As far as discriminatory treatment for Punjab is concerned, it can be verified from a comparison of load-shedding in different provinces. If Punjab is facing longer hours of power breakdown as compared to Sindh and KPK, then obviously it is discriminatory treatment. On the other hand, the discrimination is more serious in case of gas because in this case a provision of the 1973 Constitution has suddenly been invoked to give more gas to Sindh and KPK without giving consumers in Punjab some time to adjust to this reduction.

JWT: Industries are being shifted from Karachi to Punjab, Jordan and Bangladesh. Where this situation will take us to?

SA: This is a serious problem. The worsening situation of law and order, threats of terrorism; poor governance and corruption are the major factors to shift business concerns from Karachi to other cities in Pakistan and from Pakistan to other countries. In fact, we are entering a phase of ‘de-industrialisation’.

JWT: Economic activity is snail-paced globally, even the developed countries are facing an economic crisis. In this scenario where do you see Pakistan after two years?

SA: The global economy has been in crisis since 2007, the recovery in America remains very slow and now Europe is in a more serious situation after the recent euro crisis in Greece, Spain and some other countries. This has affected our export prospects since the demand for our products has declined in these countries. Naturally, the competition becomes tougher when demand is lower. So, first of all we have to improve our efficiency which requires that we have to reduce the cost of doing business in Pakistan. Apart from the lower demand for our exports, the energy cost is very high, there are bureaucratic hurdles as well. Secondly, we have to go for more regional cooperation because the Asian markets are not as depressed as the European markets. So, the most important task is to develop a ‘look-east policy.’ Pakistan is dealing with these options by increasing its engagement with SAARC, ECO and other regional organisations.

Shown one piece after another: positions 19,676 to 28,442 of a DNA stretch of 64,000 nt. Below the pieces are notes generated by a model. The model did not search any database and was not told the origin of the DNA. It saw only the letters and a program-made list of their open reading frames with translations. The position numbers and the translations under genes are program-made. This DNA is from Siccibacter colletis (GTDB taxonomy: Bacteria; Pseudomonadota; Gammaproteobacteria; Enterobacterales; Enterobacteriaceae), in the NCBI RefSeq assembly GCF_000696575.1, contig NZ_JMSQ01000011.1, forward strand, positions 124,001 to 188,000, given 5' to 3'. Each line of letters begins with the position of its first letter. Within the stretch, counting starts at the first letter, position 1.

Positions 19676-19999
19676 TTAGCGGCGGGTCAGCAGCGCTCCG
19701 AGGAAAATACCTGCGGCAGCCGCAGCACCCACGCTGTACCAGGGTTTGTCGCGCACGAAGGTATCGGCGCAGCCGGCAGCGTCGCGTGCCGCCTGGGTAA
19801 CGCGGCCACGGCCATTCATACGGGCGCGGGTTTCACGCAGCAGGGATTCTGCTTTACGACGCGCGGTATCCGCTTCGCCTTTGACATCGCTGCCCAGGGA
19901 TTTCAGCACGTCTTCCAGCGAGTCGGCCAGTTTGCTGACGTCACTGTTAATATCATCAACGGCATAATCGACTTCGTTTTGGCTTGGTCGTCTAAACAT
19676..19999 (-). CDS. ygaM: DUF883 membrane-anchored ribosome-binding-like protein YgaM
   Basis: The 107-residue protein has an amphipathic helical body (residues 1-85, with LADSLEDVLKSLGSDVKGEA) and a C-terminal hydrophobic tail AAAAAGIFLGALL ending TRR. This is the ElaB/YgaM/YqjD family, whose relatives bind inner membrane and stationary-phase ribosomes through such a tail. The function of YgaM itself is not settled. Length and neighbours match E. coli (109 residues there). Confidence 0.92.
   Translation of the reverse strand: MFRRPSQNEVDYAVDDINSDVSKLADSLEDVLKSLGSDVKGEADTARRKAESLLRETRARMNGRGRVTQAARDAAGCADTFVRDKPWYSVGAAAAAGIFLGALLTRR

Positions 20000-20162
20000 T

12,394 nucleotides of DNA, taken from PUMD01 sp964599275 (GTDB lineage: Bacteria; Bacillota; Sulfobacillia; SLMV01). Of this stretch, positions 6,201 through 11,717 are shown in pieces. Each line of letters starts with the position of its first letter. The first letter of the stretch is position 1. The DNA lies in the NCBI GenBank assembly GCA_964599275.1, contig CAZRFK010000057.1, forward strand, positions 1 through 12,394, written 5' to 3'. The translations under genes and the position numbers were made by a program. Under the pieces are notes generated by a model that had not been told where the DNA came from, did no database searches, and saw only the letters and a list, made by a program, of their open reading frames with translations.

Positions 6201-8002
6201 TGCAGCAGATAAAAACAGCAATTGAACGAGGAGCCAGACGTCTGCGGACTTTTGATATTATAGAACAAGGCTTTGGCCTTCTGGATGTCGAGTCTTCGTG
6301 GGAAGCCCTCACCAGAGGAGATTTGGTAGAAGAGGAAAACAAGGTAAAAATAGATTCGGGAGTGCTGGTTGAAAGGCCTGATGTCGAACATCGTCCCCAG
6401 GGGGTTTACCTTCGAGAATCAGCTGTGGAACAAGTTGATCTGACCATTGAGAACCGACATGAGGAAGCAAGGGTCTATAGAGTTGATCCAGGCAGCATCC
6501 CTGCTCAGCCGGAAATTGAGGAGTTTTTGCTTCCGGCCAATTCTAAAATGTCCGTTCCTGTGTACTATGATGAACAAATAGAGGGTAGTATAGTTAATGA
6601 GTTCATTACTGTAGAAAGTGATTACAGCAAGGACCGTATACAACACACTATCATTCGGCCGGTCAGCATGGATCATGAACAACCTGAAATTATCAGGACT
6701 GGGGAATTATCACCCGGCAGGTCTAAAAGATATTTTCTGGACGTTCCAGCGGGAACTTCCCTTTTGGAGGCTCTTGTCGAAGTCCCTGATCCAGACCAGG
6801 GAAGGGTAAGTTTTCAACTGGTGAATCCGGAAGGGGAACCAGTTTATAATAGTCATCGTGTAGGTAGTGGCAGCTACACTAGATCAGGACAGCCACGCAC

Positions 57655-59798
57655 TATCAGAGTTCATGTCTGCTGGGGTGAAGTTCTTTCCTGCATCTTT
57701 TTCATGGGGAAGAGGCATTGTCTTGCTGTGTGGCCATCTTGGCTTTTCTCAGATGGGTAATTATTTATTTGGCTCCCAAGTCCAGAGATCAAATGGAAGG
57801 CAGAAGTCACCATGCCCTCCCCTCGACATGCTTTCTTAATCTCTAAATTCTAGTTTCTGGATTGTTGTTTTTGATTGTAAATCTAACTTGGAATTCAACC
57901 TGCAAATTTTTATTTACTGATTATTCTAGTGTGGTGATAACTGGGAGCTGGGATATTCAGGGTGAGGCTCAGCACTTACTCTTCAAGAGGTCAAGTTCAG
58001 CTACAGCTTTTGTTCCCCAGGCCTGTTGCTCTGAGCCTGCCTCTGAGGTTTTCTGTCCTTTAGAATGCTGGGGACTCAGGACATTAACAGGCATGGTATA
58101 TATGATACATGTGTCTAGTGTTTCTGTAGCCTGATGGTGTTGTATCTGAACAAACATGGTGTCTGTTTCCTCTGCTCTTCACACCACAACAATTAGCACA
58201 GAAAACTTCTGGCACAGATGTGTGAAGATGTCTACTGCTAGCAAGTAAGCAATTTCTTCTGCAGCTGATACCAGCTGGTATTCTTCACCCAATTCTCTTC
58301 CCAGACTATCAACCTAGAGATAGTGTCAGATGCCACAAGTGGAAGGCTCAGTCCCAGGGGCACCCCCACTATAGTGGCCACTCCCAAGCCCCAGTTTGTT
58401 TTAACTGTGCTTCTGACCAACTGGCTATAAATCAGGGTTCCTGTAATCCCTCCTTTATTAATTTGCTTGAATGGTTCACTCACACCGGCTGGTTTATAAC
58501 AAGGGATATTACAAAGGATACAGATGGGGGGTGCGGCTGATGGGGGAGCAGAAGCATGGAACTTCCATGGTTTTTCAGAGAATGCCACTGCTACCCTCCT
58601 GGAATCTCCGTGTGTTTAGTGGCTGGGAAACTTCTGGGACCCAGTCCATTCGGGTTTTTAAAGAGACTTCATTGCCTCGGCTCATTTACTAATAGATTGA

JWT: You had a dream of border free and common currency region for South Asia when you were finance minister. Is that dream still relevant today?

SA: Yes, it is still relevant but it will take time.  There was a group of eminent persons which SAARC Summit had appointed in the last 1980s; they presented a roadmap to start with a preferential trade area then a free trade area then a common market and then a common currency. So, these are the stages of regional integration but it is moving slowly as we have not even completely gone from preferential trade area to free trade area up till now. There was a decision of SAARC Summit in January 2004 whereby by 2013, we would have only 5% duties on each others’ exports and eliminate all non-tariff barriers. But this target is not likely to be achieved.

JWT: The government which passed the budget 2012-13 is facing the political crisis. Do you really think that the government can fulfill its promises which they made in the budget?

SA: Obviously, it is going to be a very difficult task because it is an ambitious budget. The expenditure side of the budget totals Rs. 3203 billion. Our own resources are Rs. 1775 billion leaving Rs. 1428 billion as the unfilled gap. So, one can see the difficulty easily. Our total tax revenues are estimated at Rs.2500 billion and non-tax revenues at Rs.730 billion. But after transferring Rs.1459 billion to the Provinces, net Federal Revenues will be only Rs.1775 billion. Unfortunately, our debt servicing alone is Rs.1142 billion and we require Rs.545 billion for defense. Nothing else is left and all the non-development and development budget will have to come from borrowing either from external borrowings or from internal borrowings further adding to the debt burden. The new government which has taken over will be under immense pressure and their ability to deal with the economic difficulties will remain weak.